Many times in our lives we are so absorbed in our own activity of living that we fail to learn about some significant event, or it we do, do not comprehend its significance. This must not happen in our community in the case of Roland Johnson.
Roland Johnson, a nationally recognized advocate for people with disabilities, died on August 29th, 1994 of cardiac arrest. He was 48 years old and lived in Collegeville, Pennsylvania.
Roland was a hero and a leader, and it is important for those who did not have the pleasure of knowing him, working with him or hearing him speak, to know about him and what he has left us.
Roland lived with his family until age of 12, and was then admitted to Pennhurst Center. He experienced the frustration of losing his family because they did not have the knowledge and support to raise him, and the horror of institutional living. Roland’s spirit was powerful and he turned these experiences into compassion for families with children with disabilities and a passion to get everyone out of institutions and give people control over their lives.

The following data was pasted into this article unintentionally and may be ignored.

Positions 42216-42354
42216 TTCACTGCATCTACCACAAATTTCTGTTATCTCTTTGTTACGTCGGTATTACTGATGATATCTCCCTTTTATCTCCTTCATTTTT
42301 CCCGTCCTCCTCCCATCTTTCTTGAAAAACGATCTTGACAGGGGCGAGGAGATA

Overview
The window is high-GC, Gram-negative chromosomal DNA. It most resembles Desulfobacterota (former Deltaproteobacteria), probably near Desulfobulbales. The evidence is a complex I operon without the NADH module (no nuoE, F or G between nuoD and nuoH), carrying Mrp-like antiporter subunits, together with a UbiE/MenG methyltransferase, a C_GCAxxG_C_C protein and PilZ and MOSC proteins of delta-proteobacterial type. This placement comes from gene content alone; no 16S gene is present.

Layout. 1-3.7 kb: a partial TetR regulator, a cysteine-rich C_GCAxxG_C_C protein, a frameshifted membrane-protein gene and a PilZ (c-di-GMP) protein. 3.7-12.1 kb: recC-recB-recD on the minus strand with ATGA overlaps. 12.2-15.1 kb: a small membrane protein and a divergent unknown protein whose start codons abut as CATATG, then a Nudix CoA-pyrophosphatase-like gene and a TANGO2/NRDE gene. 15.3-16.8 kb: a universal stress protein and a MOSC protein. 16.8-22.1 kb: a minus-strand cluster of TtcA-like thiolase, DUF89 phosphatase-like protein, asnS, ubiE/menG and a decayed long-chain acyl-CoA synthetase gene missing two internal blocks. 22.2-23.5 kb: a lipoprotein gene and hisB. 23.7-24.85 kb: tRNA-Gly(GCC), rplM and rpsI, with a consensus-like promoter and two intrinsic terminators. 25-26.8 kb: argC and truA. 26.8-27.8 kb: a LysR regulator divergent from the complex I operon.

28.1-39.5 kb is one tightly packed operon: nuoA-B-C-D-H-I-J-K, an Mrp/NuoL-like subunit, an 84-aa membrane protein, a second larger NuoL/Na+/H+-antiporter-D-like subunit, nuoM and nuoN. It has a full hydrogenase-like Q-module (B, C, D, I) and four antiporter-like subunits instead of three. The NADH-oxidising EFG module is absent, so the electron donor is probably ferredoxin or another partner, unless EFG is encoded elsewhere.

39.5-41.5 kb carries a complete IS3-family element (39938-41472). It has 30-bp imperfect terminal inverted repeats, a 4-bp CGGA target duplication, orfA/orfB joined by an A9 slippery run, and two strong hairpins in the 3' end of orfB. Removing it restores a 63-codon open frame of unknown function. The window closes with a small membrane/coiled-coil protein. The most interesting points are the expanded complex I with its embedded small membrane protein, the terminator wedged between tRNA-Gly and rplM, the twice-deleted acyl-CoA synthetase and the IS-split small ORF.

Roland challenged his colleagues to take control over their lives. He was often heard in speeches to shout “Who’s in control? Are you in control or is the staff in control?” The challenge was also directed at the help givers; a wake-up call.
Roland was a pioneer. It is impossible to know the courage of a man who had slung at him the worst levels and insults imaginable, who suffered abuse and neglect, and who belonged to a group totally discounted by society, but who nevertheless stood up in public to speak for himself and his people.
Roland gave voice to the people. Roland made us listen. Roland changed how we think about disabilities. Roland showed us what forgiveness and generosity are, and Roland showed us what courage and dignity look like.
Other heros like Frederick Douglass, Harriet Tubman and Susan B. Anthony passed from life to be forgotten for a time because they came from a group that was devalued by mainstream society, only to be discovered and valued by later generations. This does not have to happen to Roland Johnson.
If we care about all people and the struggle for social justice, we have to hold on to our heros and so hold Roland in our hearts…and create opportunities and support for others to speak, and then listen to them.
Nancy R. Thaler